But wait, wasn't this game supposed to feature a dragon? Eragon is supposedly a dragon rider, but there are only a handful of stages where the dragon even makes any sort of difference. Most of the gameplay takes place on foot with the dragon nowhere to be seen. At set times, you'll see a little dragon icon floating in the background informing you that you can call in your dragon friend. Tap a couple of buttons and you'll get to watch him swoop in and then leave. This dragon needed to be at your side throughout the whole game spewing fire and helping you kick ass instead of dropping in at select moments.
There are several stages where you actually get to hop onto the dragons back and fly around roasting things with your breath and firing off magic arrows. Unfortunately, the uncontrollable camera carries over into this mode and it hampers things to the point of making it not fun. Your dragon takes damage for running into branches or rock ledges, but you won't have any idea where the camera is going to pull you. Should you try to fly under that rock overhang? Maybe, but you won't know which way the camera is going to go until you get right to it. Half of the time, the camera will pull the opposite way and slam you right into the obstacle as you try to dodge it. You'll have to learn the stages inside and out to make it through unscathed. This won't take as long as you think as they're all just small closed loops. Each time around, the enemies you just killed will be back for you to fight again.
There are 16 levels in Eragon plus two bonus stages available only on Xbox 360. All told, the Xbox 360 version will take you about five or six hours to breeze through. That counts finding all of the secret eggs, of which there are one per level, to unlock all of the bonus content. If there is any replayablity to be had, it comes with the co-operative mode. No, you can't play it online. You can have a friend hop in and fight alongside you, though, as they take the role of one of the supporting characters that is controlled by AI in the solo mode.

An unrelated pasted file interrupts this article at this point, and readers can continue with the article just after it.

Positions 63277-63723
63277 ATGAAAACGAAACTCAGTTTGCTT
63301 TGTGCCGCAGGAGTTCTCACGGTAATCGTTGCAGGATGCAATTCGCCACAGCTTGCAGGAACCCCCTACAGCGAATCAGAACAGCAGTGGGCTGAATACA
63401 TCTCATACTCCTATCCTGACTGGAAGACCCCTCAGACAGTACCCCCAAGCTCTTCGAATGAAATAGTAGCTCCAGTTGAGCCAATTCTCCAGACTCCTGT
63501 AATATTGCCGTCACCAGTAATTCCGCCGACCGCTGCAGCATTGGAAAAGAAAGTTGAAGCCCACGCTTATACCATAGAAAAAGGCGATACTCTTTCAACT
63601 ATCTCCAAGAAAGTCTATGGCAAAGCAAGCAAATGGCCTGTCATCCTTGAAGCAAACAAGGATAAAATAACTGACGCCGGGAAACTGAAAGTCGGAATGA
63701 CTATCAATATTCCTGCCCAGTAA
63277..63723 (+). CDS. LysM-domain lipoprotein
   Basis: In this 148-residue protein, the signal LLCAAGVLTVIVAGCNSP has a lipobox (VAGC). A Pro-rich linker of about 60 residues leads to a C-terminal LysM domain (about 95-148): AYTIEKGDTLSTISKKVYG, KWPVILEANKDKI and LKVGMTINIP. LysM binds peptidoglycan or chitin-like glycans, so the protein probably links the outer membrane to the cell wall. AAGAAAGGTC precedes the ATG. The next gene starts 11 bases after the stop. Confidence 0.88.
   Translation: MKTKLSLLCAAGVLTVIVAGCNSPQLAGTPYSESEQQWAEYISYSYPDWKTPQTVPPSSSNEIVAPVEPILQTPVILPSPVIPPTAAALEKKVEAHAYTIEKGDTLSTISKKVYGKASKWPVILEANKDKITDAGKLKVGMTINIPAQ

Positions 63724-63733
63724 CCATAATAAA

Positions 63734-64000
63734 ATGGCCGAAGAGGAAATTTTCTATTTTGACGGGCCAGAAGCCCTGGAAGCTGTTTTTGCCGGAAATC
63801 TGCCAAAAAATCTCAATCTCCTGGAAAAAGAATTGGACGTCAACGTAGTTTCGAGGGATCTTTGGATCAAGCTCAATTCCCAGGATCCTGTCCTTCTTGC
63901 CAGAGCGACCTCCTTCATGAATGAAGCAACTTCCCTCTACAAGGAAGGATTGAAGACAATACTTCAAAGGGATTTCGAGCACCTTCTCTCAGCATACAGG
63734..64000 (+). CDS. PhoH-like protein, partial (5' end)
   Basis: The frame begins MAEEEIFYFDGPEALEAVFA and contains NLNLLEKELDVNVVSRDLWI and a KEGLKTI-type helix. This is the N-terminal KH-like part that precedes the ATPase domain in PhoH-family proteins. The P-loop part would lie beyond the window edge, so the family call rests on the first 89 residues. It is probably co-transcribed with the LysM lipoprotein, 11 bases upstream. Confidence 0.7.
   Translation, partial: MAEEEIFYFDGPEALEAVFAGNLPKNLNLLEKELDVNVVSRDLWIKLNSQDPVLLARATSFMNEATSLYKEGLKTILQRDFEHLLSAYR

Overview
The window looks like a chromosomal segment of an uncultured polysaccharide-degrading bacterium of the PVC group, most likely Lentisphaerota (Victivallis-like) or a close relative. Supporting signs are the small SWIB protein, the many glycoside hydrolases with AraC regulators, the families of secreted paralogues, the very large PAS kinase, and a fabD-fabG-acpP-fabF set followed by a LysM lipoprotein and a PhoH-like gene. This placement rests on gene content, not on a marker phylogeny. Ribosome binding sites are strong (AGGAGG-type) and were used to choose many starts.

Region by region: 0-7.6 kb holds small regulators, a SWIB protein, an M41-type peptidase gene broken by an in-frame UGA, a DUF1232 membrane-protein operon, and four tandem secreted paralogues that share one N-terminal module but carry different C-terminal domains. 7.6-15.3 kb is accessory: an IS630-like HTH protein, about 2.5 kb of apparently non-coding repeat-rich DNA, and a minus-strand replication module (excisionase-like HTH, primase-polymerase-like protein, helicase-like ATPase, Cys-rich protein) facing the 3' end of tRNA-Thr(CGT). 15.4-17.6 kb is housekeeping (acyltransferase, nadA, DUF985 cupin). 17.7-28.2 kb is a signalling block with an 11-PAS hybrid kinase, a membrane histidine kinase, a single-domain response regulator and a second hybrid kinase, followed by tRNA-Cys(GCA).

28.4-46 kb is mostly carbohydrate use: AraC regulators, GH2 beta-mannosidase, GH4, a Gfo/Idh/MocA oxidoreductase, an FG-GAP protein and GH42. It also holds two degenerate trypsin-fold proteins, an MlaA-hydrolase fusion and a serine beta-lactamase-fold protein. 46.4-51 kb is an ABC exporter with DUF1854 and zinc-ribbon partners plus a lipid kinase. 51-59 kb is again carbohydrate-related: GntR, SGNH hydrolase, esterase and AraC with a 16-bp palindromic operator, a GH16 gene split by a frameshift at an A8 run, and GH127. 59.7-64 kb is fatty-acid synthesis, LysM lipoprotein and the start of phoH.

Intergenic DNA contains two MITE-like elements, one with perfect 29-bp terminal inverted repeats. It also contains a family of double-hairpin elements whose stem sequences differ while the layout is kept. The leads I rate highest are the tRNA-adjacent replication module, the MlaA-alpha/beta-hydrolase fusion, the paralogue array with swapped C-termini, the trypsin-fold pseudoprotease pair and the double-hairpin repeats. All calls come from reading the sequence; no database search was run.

Going hand in hand with the short story are the limited features. Maybe we've become spoiled, but we usually expect an options menu to have, you know, several options to adjust that allow us to fit the game to our liking. Eragon allows you to change the volume from the option screen -- only the overall volume and not individual sliders for music and sound effects. This was included for people whose televisions or home theaters didn't come with that feature. We did get several complaints from nearby editors asking us to turn off the generic gothic style music, so perhaps it wasn't such a terrible option to include after all. The controller options allow you to look at the control setup, but you can only change the dragon controls from inverted to normal. If you wanted to adjust anything else, you're out of luck. The options screen is rounded out with the ability to change the vibration on or off. Color us unimpressed.
The poor presentation doesn't stop with the options or the lack of storytelling. It continues straight into the menu screens that look like they're straight out of a Super NES game. Then there is the worst unlockable of all time. Although most of the things you get for hunting down the secret eggs are behind the scenes developer movies, the first piece of bonus content is the lamest thing ever. Believe it or not, but it is just a static screen with an ad for the book and the movie.
The graphics during the game aren't as bad as you might expect given the bland menu screens. The Xbox and PS2 versions are the black sheep of the bunch. Though they don't look bad compared to all of the other games on these systems, they certainly will make you think about a next-gen console. Some of the lighting that trickles through the trees does a good job of bringing the forested areas to life and there is a fairly decent variety of environments given how short the game is. The animations are all smooth, especially in the close combat fights. The biggest room for improvement is on the spell effects. The fireball is underwhelming and charging a piece of the environment up to manipulate it could have been enhanced dramatically from the slowly filling bar that you get to watch.